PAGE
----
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Cunningham calls for end of ‘prohibition on marijuana’ in South Carolina

Published: Jul. 12, 2021 at 7:10 AM EDT|Updated: Jul. 12, 2021 at 5:57 PM EDT
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MOUNT PLEASANT, S.C. (WCSC/AP) - A Democrat running to unseat South Carolina Gov. Henry McMaster says he will legalize marijuana if he is elected in 2022.

Former U.S. Rep. Joe Cunningham says that would offer health care options and spin off millions in tax revenue.

Cunningham said Monday the state’s marijuana laws are “stuck in the past.”

“Our country has been fighting the war against marijuana for decades. It’s time for elected officials to admit that what we are doing is not been working,” he said at a 2 p.m. news conference.

He called for an end to the prohibition on marijuana in the state.

“It’s time to start regulating and taxing,” he said.

He said his proposal calls for expunging the records of anyone convicted of a low-level marijuana-related offense, which he says would give people a second chance at life.

“Expunging these records will allow countless South Carolinians to have more productive and successful life for them and their families,” he said. “Regulating and taxing marijuana would also generate tens of millions of dollars in new tax revenue, allowing our state to finally provide critical funding to fix our schools, fix our roads, expand Medicaid, give our hard working teachers the pay raise that they deserve, or even substantially cut taxes on South Carolina families.”

Cunningham says there’s support for legalization in South Carolina and that his plan would shore up the state’s finances by taking advantage of what he sees as an inevitable wave of change across the country.

He accused politicians, including McMaster, of spending their entire careers “perpetuating myths about marijuana, scaring people into thinking that it’s more dangerous than it is.”

Worst of all, he said, they have kept it out of the people who need it the most, he said, including veterans, those with chronic pain and communities of color who he said have been disproportionately impacted by enforcement.

Former U.S. attorney Bill Nettles also spoke at the news conference in support of marijuana legalization. He said law enforcement resources are wasted every day on catching and punishing marijuana growers and users.

Other speakers included a Navy nurse who has suffered from PTSD and said marijuana could be an essential treatment for veterans. Farmers attended to show support, too. The son of a cancer patient spoke about how cannabis helped his father gain weight while undergoing chemotherapy because it helped increase his appetite.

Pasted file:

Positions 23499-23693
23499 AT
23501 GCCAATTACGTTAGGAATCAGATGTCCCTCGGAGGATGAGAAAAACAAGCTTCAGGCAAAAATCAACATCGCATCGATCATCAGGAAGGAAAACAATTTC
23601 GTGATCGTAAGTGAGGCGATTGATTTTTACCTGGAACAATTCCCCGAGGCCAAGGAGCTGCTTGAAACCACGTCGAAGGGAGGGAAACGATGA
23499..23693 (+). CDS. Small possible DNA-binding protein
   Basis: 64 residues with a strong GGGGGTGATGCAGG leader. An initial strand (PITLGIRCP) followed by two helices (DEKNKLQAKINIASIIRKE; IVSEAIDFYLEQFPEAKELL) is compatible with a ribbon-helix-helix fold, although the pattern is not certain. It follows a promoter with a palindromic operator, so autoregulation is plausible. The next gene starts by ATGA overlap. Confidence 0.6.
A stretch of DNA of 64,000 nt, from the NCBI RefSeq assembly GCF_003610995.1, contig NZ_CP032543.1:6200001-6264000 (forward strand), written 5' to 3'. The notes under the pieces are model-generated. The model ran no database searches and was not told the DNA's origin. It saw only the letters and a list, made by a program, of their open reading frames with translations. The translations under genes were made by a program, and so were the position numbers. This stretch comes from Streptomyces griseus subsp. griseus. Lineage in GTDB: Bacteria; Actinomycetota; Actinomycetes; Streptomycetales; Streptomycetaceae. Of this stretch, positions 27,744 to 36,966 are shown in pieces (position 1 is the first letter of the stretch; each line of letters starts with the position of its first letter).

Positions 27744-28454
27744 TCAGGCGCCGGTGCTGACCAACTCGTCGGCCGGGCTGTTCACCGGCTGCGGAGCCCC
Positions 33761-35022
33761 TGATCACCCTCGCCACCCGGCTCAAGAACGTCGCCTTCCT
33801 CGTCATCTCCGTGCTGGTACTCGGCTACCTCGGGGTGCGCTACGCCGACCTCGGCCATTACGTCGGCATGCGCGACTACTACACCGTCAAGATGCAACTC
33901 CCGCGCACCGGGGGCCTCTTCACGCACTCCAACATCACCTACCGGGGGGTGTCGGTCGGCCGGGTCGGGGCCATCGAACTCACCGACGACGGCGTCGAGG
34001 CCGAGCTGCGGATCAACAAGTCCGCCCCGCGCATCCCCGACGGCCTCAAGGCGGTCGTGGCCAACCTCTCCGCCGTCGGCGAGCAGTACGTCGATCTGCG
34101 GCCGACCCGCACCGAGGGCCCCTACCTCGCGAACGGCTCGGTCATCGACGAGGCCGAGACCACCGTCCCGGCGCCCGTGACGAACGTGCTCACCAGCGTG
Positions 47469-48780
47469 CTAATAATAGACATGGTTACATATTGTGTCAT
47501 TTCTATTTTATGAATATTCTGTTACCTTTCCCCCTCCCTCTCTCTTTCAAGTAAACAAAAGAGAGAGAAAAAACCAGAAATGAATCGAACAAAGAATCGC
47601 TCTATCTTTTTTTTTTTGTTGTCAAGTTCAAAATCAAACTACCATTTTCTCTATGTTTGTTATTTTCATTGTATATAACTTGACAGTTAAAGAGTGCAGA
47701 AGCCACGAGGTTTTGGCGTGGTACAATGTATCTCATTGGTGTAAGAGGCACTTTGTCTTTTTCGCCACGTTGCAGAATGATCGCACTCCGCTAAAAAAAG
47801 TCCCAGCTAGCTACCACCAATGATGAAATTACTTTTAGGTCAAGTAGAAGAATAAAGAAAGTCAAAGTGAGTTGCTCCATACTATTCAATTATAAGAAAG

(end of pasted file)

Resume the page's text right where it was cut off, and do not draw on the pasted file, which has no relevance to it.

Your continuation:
Cunningham said we need to follow other Southern states like Alabama and Mississippi that are finding ways to regulate and tax marijuana to benefit the state. Republican and South Carolina Senate majority leader Shane Massey promised there will be a vote to consider a medical cannabis bill in 2022.

South Carolina GOP Chairman Drew McKissick responded to Cunningham’s announcement Monday afternoon in a statement:

We’ve seen the problems legalizing marijuana has caused in other states, like Colorado. The rise in crime, the increase in health problems–especially suicidal thoughts and the negative affect on children’s development, all became worse when the state decided to legalize marijuana. If you play stupid games, you win stupid prizes, and Democrats like Joe Cunningham keep wanting to play with fire. Does Mia McLeod agree with his proposal? Or does she stand with law enforcement on the issue? We stand with law enforcement, that weed should not be legalized, but since Democrats supported and refused to condemn the defund the police movement, we’re not feeling too hopeful on her position.

And as far as medical use goes, we agree with law enforcement and doctors that real medicine is something that should be approved and regulated by the FDA, prescribed by a legitimate doctor, and distributed by a licensed pharmacist.

Cunningham announced 1st quarter campaign fundraising record

Cunningham said last week he broke a fundraising record in the state for the highest money a candidate has pulled in during the first quarter of a gubernatorial campaign.

Cunningham said in a release Tuesday he has raised a total of $634,000, beating the record held by Vincent Sheheen, who raised $611,314 in the first quarter of his 2014 race.

“We are building a campaign unlike anything South Carolina has ever seen and we will have the resources to communicate our message to voters across this state,” Cunningham said.

Cunningham entered the race on April 26.

Cunningham served one term in the U.S. House representing South Carolina’s First Congressional District. He was defeated in November in his re-election bid by Nancy Mace.

Cunningham is listed along with McMaster, Mia McLeod, James E. Smith Jr., Mindy Steele and Gary Votour on the State Ethics Commission’s website.

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